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ilmanzoni text integral passage complete quotation of the sources works historical five may poetry ode napoleon the fifth may in verses prologue

(The napoleonic ode)
Translated by Rev. J.F. Bingham

ARGUMENT. - In this stupendous creation, of matter thoroughly philosophical, of form absolutely poetical, of execution condensed to the last degree, the Poet has still further adopted the rhetorical order of the oration.  1st, The Prelude, calling us to note that late and almost unwillingly he has felt forced to take up his pen by the display of the world-astounding phenomenon at last complete.  2d, The development, marvelously brief, of the extraordinary external facts.  3d, An imaginary picture of the Conqueror's inner life.  4th, The assumed mercy of God on this penitent archangel, for te glory of the Christian Faith.

    He has passed. As stark and still,
When the mortal gasp was given,
Lay the unremindful spoil
Whence so great a soul was riven;
So the Earth, smitten and dazed
At the announcement, stands amazed

    Silent, pondering on that last
Fateful hour; nor, gazing back
In fearful wonder o'er the past,
Kens she when with such a track
By mortal foot shall yet be pressed
The dust upon her bloody breast.

    My Genius saw him on a throne
In flashing splendor, nothing said;
The blandishments of fortune flown,
He fell, he rose, again was laid;
While thousand voices then awoke,
Mingled with these, no word he spoke;

    Virgin of end-serving praise
And the coward's safe outrage,
Shocked by the blot of such a blaze,
He rises now his chance to gage,
Shaking the urn, e'en to untie
A canticle which will not die.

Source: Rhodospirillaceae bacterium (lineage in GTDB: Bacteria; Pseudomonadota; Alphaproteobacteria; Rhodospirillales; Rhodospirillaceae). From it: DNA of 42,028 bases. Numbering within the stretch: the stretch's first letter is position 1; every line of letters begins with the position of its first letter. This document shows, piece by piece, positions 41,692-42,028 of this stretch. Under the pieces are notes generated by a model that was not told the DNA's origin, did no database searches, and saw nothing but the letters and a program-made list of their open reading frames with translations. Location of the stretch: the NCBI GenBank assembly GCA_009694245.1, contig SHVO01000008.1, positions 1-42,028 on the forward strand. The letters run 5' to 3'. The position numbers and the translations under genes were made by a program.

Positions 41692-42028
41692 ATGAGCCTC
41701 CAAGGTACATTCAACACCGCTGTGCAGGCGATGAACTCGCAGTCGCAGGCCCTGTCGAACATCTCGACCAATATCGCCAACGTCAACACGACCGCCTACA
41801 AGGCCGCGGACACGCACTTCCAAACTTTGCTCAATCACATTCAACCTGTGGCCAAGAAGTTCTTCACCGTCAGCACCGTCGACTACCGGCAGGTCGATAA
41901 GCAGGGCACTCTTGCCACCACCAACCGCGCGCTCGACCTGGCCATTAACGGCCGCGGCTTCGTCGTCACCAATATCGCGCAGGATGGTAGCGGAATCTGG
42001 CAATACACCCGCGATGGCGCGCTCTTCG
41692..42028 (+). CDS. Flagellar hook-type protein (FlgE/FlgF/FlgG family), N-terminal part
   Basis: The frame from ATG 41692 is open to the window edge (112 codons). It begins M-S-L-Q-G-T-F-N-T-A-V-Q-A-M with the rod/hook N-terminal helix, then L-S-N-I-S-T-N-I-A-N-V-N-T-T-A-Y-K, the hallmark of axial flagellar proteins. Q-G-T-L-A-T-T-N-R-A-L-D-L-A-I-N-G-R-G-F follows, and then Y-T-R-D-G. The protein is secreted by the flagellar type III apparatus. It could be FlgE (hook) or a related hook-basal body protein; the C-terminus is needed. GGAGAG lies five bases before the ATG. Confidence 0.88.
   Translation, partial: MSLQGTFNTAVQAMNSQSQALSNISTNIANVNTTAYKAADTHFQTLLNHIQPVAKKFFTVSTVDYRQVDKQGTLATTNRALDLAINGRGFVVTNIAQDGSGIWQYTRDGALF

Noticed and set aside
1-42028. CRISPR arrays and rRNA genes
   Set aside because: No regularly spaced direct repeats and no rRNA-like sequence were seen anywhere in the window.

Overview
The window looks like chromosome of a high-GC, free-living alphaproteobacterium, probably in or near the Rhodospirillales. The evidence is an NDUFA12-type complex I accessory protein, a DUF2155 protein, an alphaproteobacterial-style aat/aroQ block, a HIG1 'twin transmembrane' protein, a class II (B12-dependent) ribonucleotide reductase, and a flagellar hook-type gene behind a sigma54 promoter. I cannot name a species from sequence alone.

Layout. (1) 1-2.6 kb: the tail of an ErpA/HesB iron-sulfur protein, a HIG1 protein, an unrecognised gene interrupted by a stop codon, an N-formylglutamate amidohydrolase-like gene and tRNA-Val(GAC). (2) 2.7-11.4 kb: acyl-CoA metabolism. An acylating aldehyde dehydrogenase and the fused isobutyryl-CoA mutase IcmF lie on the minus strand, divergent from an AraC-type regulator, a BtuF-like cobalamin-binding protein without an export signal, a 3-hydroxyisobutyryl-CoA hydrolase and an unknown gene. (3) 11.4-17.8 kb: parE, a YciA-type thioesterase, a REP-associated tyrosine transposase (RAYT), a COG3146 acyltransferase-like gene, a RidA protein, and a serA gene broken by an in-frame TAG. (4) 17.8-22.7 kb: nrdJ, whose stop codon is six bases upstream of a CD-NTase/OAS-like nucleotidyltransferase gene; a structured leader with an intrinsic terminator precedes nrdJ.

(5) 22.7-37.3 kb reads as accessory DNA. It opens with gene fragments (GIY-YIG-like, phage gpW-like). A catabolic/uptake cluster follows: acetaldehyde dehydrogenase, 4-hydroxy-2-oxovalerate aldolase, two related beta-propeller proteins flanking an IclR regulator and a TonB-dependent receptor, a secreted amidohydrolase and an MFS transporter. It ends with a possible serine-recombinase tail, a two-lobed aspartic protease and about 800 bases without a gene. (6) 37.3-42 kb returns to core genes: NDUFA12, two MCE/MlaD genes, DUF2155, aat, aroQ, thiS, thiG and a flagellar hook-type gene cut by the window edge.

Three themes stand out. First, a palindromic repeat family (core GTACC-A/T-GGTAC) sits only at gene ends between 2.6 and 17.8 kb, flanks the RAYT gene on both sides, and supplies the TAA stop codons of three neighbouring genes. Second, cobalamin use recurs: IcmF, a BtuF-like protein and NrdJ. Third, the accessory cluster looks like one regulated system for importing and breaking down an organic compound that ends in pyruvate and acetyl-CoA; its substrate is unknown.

From Pyramids to heights alpine
Flashed that god's swift lightning-stroke;
From Manzares to the Rhine
Rapid, crashing thunders broke,
Rolling on from Scylla's sea
Shaking farthest Muscovy.

    Was this, glory just and true?
Sentence waits posterity.
Bow we to the Highest's view,
Willing us in him to see
Stamped a trace more vast and grand
Of His own resistless hand.

    With hurricanes of anxious joy,
Earthquake exploits of wild renown,
A heart in unsubdued annoy
In slavery gloats upon the crown;
And gains the goal and grasps a prize
'T was madness there to set his eyes.

    All he tasted; glory growing
Greater after great embroil;
Flight; and victory bestowing
Palace; and the sad exile;
Twice in the dust a victim razed,
Twice on the altar victim blazed.

    He made a name, two centuries, set
Armed against each other and
To him turned as for their fate,
Waited a signal of his hand.
He sat between them, hushed them still,
Made arbiter his iron will;

    And disappeared; his empty days
Mured within that narrow bound,
Mark for envy's fiercest rays,
Pity's sympathy profound,
Inextinguishable hate,
And love unsubdued by fate.

    As on the shipwrecked sailor's head
The wave is wrapped and weighs him down,
The wave upon whose lofty spread
His strained sight was lately thrown,
Scanning to discern once more
The distant and evading shore;

    Such on that soul the massy weight
Of memories descended, when --
How many times! -- he would narrate
What he has been to coming men;
And on the eternal page remained
Fallen the palsied, nerveless hand!

    How oft while day without emprise
Sank into sepulchral rest,
Bent to earth his flashing eyes,
Arms enlaced upon his breast,
He stood; from days of other years
Received the assaults of souvenirs;

    Reviewed the moving tents of war
And vanquished ramparts of the foe
And flashing columns gleam afar
And wavy squadrons charging go
And swift commands impetuous made
And swift obedience displayed.

    Ah, now, methinks, in such a strait
The spirit fell, breathless and riven
By keen despair; but strong and great
Came a pitying hand from heaven
And into more inspiring air
The desperate transported there;

    Led through the flowery paths of Hope
To the eternal plains -- the meed
Where guerdons bright, supernal ope,
That loftiest wishes far exceed.
Past glory's trump and brightest glare
Are silence and deep darkness there.

    O thou, fair Immortal! beneficent Faith,
Accustomed to triumphs, conqueror of death!
This, also, among thy triumphings write;
Since no prouder greatness, no loftier height
Of earth-born glory that mortals can know
Has come to the shame of Golgotha to bow.

    From these weary ashes, thou
Words condemning ban;
God, who fells and lashes now
Lifts and soothes again,
On that lonely dying bed
Soft His heavenly presence shed.


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